Opinion No. 51
from the District Court of the First Judicial District, State
of Idaho, Kootenai County. Hon. Cynthia K.C. Meyer, District
denying motion to suppress, affirmed.
D. Fredericksen, State Appellate Public Defender; Justin M.
Curtis, Deputy Appellate Public Defender, Boise, for
Lawrence G. Wasden, Attorney General; Ted S. Tollefson,
Deputy Attorney General, Boise, for respondent.
GRATTON, CHIEF JUDGE.
J. Davis appeals from his judgment of conviction entered upon
his conditional guilty plea to robbery, asserting the
district court erred by denying his motion to suppress and
that his confession was not voluntary. We affirm.
AND PROCEDURAL BACKGROUND
traveled to Spokane, Washington, to attend a hearing
regarding the custody of his child. Driving back to his home
in Vienna, Missouri, he realized he did not have enough money
to complete the trip and robbed a check-cashing business at
gunpoint in Post Falls, Idaho. He was identified as a suspect
in the robbery pursuant to a review of video footage and a
description provided by the clerk on duty. An arrest warrant
was issued and Davis was arrested after he reached Vienna.
Detectives from the Post Falls Police Department traveled to
Vienna where Davis was in custody and conducted an
interrogation in which Davis made incriminating statements
regarding the robbery.
State charged Davis with robbery, Idaho Code § 18-6501,
burglary, I.C. § 18-1401, in addition to a deadly weapon
enhancement, I.C. § 19-2520. Davis filed a motion to
suppress statements made during the interrogation, which was
denied. Davis entered into a conditional guilty plea
agreement in which he reserved his right to appeal the denial
of his motion to suppress. He pled guilty to robbery and the
State dismissed the burglary charge and the deadly weapon
enhancement. Davis timely appeals.
asserts the district court erred in denying his motion to
suppress because he invoked his right to counsel and because
his confession was not voluntary. The standard of review of a
suppression motion is bifurcated. When a decision on a motion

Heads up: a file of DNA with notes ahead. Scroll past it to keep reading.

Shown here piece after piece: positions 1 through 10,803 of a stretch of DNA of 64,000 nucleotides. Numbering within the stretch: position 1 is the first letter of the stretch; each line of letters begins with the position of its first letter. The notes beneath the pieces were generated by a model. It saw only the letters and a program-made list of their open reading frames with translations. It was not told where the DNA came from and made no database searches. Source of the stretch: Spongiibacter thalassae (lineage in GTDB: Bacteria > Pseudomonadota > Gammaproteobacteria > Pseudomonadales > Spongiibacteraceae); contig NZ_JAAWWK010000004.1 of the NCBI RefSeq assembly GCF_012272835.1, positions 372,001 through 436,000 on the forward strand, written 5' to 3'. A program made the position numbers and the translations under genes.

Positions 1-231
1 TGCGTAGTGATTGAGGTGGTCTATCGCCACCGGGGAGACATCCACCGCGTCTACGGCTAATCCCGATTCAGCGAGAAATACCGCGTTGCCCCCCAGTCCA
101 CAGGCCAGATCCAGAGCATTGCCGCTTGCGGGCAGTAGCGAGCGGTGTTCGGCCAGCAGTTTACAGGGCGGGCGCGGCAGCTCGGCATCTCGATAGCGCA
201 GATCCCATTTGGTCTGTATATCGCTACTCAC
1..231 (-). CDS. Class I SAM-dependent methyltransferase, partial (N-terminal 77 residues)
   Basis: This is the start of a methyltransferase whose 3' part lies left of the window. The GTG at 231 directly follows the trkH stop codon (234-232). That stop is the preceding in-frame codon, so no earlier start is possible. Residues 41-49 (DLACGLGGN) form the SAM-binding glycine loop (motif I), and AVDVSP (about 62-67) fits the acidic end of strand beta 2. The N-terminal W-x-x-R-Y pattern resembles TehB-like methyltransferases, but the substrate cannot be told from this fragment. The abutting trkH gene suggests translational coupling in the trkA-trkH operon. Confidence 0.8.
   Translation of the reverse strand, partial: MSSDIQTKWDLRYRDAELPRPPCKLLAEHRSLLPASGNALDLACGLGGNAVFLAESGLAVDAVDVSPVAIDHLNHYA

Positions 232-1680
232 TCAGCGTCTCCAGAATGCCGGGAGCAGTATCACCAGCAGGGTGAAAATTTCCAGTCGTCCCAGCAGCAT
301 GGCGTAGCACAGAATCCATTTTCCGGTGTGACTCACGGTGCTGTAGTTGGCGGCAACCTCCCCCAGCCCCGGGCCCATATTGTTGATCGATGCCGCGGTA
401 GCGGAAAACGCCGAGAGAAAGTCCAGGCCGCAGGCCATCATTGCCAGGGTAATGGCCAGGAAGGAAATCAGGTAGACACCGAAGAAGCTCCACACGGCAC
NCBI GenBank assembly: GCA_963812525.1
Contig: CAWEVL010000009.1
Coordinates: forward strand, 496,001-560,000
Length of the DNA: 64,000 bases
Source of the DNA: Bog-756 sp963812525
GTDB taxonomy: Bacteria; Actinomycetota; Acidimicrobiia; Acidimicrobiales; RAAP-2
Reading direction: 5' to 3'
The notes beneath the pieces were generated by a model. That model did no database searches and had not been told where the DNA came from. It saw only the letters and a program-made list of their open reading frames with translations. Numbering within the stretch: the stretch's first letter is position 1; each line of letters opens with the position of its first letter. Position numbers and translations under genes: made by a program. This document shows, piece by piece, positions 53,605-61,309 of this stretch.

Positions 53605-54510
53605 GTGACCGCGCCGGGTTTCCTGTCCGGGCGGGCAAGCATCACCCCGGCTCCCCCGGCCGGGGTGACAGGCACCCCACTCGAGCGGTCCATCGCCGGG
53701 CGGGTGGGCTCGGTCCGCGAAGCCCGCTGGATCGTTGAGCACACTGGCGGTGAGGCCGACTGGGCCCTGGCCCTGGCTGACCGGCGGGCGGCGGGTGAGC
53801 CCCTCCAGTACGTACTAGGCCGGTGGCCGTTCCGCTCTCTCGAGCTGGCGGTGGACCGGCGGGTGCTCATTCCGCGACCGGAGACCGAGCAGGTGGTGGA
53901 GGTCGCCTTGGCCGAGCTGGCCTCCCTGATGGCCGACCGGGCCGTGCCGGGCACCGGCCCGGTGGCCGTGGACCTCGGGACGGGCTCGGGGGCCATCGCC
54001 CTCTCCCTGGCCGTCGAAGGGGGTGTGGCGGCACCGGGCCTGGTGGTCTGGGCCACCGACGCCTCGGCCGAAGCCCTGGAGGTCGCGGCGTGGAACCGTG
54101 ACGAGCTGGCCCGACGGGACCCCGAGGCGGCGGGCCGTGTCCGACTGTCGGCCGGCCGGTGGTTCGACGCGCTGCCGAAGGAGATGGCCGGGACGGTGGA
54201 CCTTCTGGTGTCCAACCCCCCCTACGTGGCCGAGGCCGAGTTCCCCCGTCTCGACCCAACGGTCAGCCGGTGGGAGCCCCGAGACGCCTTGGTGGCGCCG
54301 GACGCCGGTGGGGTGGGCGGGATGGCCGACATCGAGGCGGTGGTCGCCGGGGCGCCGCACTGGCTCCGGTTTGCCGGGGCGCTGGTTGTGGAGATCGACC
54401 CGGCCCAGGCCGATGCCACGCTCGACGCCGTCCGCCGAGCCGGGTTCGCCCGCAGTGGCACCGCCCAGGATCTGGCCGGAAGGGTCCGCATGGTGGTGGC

to suppress is challenged, we accept the trial court's
findings of fact that are supported by substantial evidence,
but we freely review the application of constitutional
principles to the facts as found. State v. Atkinson,
128 Idaho 559, 561, 916 P.2d 1284, 1286 (Ct. App. 1996). At a
suppression hearing, the power to assess the credibility of
witnesses, resolve factual conflicts, weigh evidence, and
draw factual inferences is vested in the trial court.
State v. Valdez-Molina, 127 Idaho 102, 106, 897 P.2d
993, 997 (1995); State v. Schevers, 132 Idaho 786,
789, 979 P.2d 659, 662 (Ct. App. 1999).
an individual is advised of his right to the assistance of
counsel, interrogating officers are only required to cease
questioning if the individual makes a clear and unequivocal
request for counsel. Davis v. United States, 512
U.S. 452, 461-62 (1994). If a reference regarding a desire
for an attorney's assistance is ambiguous or equivocal so
that a reasonable officer, in light of the circumstances,
would have understood only that the suspect might be invoking
the right to counsel, the officer is not required to stop
questioning the suspect. Id. at 454-61; State v.
Payne, 146 Idaho 548, 559, 199 P.3d 123, 134 (2008).
case, the interrogation included in part:
Detective 1: Because I've got you stuck in this little
room here, I'm going to tell you what your rights are,
okay? You have the right to remain silent. Anything you say
can and will be used against you in a court of law. You have
the right to talk to a lawyer and have him present with you
while you're being questioned. If you can't afford to
hire a lawyer, one will be appointed ...